A few weeks back, James Franco hosted “Saturday Night Live,” and starred in a sketch as a Christmas tree salesman who became overly attached to his trees. As he says goodbye to one, he gives “her” a photostrip of the two of them. No, it doesn’t make much sense.

Finally, we have a 2006 film starring Christina Ricci as a girl born with a pig’s snout, Penelope. Needless to say, she takes a strip of photos in a photobooth:

Brian | 9:12 am | Movies, TV
January 15, 2010

I didn’t know who Chris Benz was before coming across this piece in the New York Times, which describes some recent changes in the young fashion designer’s life. He recently moved to a new studio space, and left his photochemical photobooth behind:

You recently moved into a new studio space, but you didn’t bring along your famous photo booth.

It was getting to be a bit of an albatross. It broke down. There was only one company in the tristate area that sold them and serviced them, and it closed. So it was just sitting there, all 2,000 pounds of it. We ended up begging this guy in Pennsylvania to take it. At first he didn’t want to, because he said it was worth so much money. We were like, “Just take it!”

New York Magazine characterizes the move this way: “Already he’s moved on from his old studio, ditching a beloved, near-inoperable photo booth in the process…”

You can see some photobooth photos here and a photo of the booth and some photostrips in a New York Times post he guest-blogged in 2008.

January 07, 2010

Thanks again to Meags, who sent us a massive contribution of booths last year, we’ve got more booths in our directory from Canada and Germany.

The folks at Photoautomat have a large and growing empire across Europe (check out their entire list), and we’re happy to have two more of their Berlin booths listed in our directory. The booths are, like nearly all of the German booths, located outside, at Kottbusser Tor and in front of the Kaiser’s grocery store on Revalerstrasse.

We’re still looking for listings for their photobooths in Dresden and (thanks to Ole for reminding us that we already have the photobooth in Dresden on our list!) Köln, so if anyone has travel plans that will take them to either city soon, please don’t forget your camera and send us some photos and info.

Our Canadian listings have also been expanded, with entries for booths in the Dufferin Mall in Toronto and the Mill Woods Town Centre in Edmonton. Thanks, Meags!

January 05, 2010

rivermill.jpgHere’s some happier news to start off the year: while we might have lost a few booths here on the West Coast over the last year, more booths on the East Coast have recently come to our attention.

Virginia now has two black and white photochemical booths in our directory, one at the Rivermill Map Company Bar and Grill in Blacksburg, and another at the New York Deli in Richmond.

Thanks to John in Blacksburg for his photos and info regarding the Rivermill booth, which he describes as “the pride” of his antique camera collection.

Thanks as well to my brother Scott in Richmond for his photos, and to Demetrios for telling us more about his booth, which he owns outright and which is maintained by one of his managers, who has learned to change the chemicals and keep the booth in working order.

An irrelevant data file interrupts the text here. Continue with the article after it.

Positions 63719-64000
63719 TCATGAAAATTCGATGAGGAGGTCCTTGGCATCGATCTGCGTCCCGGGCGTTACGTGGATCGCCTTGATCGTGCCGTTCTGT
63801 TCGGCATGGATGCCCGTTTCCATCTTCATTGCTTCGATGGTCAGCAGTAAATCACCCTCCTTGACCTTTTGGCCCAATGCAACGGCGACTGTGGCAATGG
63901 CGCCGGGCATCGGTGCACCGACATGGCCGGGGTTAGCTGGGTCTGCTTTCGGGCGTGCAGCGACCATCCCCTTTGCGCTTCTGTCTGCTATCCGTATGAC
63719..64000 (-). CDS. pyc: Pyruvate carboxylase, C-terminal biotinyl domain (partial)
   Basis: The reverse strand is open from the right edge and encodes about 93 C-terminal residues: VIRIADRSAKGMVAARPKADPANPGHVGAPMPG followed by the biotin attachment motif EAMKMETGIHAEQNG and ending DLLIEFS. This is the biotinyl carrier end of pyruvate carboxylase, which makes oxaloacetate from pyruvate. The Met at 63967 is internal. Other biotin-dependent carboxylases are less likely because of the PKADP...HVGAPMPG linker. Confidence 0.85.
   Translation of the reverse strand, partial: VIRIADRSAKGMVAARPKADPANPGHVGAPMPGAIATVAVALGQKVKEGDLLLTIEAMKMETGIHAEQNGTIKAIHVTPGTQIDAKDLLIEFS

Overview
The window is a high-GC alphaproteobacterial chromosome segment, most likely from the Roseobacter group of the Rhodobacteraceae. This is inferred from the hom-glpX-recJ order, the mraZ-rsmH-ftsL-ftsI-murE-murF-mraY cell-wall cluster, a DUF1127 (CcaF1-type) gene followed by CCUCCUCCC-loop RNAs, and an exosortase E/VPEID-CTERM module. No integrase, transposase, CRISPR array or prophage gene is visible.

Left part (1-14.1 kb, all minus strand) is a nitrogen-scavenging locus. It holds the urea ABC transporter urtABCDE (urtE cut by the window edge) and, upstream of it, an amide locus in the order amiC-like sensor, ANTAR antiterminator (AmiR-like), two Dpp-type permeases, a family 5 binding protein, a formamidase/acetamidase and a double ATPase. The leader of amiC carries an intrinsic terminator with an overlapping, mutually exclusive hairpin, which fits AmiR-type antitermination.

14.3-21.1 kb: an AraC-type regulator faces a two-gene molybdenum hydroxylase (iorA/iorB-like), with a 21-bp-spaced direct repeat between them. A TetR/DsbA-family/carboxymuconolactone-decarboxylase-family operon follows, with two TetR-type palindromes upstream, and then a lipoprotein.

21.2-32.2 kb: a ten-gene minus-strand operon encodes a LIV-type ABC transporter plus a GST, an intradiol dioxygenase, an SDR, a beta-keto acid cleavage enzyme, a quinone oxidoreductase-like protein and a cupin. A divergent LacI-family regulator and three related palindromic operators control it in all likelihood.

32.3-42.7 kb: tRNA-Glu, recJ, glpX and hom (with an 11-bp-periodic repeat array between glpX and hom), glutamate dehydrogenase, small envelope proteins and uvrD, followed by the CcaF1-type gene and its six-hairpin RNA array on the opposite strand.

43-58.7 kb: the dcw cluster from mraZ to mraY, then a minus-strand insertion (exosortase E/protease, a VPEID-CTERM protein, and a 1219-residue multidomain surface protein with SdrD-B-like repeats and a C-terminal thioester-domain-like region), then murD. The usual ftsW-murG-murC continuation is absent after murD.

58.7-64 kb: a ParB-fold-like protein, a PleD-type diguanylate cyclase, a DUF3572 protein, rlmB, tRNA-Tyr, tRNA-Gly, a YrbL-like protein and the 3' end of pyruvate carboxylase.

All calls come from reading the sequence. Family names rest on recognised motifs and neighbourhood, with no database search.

January 04, 2010

Nothing like starting off the year with some bad news: we’ve been sitting on this story for awhile now, but thanks to a flood of information from readers, it’s time to report on some sad disappearances. Photochemical photobooths all over California have been disappearing left and right, it seems. Booths in venerable locations, where they’ve been for years, have recently been sold or replaced by digital booths, much to the chagrin of local photobooth enthusiasts.

Starting up in the Bay Area, the outdoor booth at the Bancroft Clothing Company in Berkeley has disappeared. Thanks to Holly for letting us know in December of 2009. Victoria wrote in with some more details this week:

I was then made aware that they had plans to have their photobooth hauled away that week! This was terrible news as this was the last chem-photo booth in the east bay. Now I have to got to San Francisco to do any photoboothing. Not to mention this was a color booth making it even more of a loss. The manager I talked to told me that it would get vandalized and just didn’t make much money which was why they were getting rid of it. 

Second, in Santa Cruz, the four photobooths at the Casino Arcade are now gone. They began disappearing in early 2009; thanks to Dennis and to Victoria for the updates.

Next, the beautiful Model 11 photobooth (and its slightly less beautiful in comparison companion) at the Museum of Photographic Arts in San Diego. Barbara let us know about their disappearance in June of 2009; my call to the gift shop there didn’t yield any clues as to where they’d moved to, but they were replaced by a digital booth, which seems like a bit of an insult considering the location.

Closer to home here at West, we’ve lost two photochemical booths in Hollywood, the last two to survive in recent years. First, the booth at Lucky Strike Lanes. Thanks again to Dennis for tipping us off to that change; I’d visited it not two weeks before it left, and it seemed like it was in fine shape, turning out great-looking strips. Sad indeed. Just down the street, Tiny’s K.O., home to the great-looking photobooth that sat outside in their entry way, closed down, and the booth was put up for sale. The booth rarely worked, and we never got a chance to put it to use.

Thanks to Dennis, Holly, Barbara, Alison, Ricky, Victoria, Steve, and everyone else who wrote in to let us know about these booths.